Behaviourist, and long-standing Puppy School tutor Delia Graham.
“Play is fundamental, and a powerful motivator when you’re playing the right games for that particular dog. You need to play with your dog; engage him, spend time with him.
“A lot of people interpret play as: ‘I stand at the top of the garden and throw a ball.’ The ball is hurled in the air, and the dog doesn’t even see it half the time!
“Play needs to involve movement. Keep the toy close to the dog, and move it around. If that movement simulates potential prey, it will be effective in getting the dog interested. Move the toy as though it was alive — a little, quick movement — and then stop; introduce a change of direction. Moving the toy past the dog, close to, and then away from him, like prey, makes it hard for the dog to resist.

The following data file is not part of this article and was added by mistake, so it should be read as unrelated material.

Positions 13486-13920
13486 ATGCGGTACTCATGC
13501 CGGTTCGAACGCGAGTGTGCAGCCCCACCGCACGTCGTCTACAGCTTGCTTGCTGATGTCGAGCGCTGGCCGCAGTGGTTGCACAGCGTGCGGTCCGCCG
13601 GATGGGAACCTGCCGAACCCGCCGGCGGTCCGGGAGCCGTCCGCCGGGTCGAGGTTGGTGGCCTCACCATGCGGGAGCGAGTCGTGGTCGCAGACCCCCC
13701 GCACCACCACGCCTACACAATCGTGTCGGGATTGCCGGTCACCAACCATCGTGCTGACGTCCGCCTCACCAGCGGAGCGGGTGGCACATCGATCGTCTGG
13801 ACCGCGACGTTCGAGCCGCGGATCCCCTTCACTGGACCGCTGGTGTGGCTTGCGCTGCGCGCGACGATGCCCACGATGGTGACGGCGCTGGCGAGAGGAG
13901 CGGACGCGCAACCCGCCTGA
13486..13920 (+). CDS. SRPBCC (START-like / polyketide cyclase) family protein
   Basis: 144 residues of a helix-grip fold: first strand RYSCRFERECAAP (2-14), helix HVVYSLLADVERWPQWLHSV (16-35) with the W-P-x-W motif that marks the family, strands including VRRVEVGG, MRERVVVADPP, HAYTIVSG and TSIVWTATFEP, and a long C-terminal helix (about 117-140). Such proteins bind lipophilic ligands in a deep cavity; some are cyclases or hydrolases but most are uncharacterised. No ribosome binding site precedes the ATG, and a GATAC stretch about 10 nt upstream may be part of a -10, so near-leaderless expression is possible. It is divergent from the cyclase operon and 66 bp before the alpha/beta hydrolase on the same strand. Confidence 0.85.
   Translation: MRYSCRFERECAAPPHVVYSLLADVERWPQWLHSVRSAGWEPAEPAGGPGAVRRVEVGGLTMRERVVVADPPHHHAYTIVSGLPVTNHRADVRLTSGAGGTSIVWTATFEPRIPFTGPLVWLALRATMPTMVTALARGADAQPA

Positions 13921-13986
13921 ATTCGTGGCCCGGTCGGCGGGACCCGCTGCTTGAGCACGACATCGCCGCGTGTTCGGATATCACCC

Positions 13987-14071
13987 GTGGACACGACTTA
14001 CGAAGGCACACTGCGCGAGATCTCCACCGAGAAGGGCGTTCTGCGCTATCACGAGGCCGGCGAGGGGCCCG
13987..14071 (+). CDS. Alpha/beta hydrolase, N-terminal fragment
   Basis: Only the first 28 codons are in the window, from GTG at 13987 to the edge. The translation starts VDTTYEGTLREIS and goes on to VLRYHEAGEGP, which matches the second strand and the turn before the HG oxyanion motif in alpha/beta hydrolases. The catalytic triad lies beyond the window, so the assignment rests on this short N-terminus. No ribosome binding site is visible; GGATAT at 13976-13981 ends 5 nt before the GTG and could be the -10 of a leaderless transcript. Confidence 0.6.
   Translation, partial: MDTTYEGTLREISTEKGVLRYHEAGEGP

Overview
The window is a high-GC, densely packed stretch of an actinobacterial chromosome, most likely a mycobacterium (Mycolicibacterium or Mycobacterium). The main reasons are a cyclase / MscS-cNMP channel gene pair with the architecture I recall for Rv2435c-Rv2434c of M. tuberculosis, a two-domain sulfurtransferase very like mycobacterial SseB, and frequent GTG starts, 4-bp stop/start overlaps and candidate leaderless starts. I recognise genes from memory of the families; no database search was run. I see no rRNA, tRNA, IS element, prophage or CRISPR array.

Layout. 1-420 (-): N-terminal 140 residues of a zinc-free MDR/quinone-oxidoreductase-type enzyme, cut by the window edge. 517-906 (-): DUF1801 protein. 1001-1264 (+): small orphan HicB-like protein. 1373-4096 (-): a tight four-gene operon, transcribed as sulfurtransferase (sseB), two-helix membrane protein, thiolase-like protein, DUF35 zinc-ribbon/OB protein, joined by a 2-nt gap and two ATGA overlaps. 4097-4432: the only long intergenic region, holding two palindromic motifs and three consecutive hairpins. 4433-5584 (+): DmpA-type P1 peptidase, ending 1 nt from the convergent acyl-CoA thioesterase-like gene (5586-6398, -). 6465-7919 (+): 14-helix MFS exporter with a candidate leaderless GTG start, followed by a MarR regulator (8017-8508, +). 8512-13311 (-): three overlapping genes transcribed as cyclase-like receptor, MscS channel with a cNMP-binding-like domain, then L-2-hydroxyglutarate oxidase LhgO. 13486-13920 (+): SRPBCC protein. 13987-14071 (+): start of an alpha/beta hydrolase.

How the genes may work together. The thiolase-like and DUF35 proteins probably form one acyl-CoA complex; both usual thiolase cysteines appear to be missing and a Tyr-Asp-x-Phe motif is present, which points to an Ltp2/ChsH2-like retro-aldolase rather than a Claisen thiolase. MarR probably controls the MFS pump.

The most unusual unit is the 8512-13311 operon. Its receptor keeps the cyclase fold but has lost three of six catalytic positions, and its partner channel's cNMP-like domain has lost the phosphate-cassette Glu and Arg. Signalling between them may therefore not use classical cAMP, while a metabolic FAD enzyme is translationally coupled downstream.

“Play in an easy location — home — then you can begin to teach your dog to play outdoors. Get that relationship going between you, and show your dog that you’re fun and he’d rather be with you than over there with that other dog. Particularly during adolescence, dogs want to go and interact with other dogs and if you’re saying: ‘Come away from that dog and come away with me!’ why would they want to? Whereas if you say: ‘You can play — come away with me and you’ll get a brilliant game!” they’ll do it and it’s not a problem!
“The benefits for the dog are all those feel-good chemicals in their body. If you offer the right games, they’re also able to channel their natural drives. For example, giving a Jack Russell a digging pit gives them an appropriate outlet for that natural behaviour.”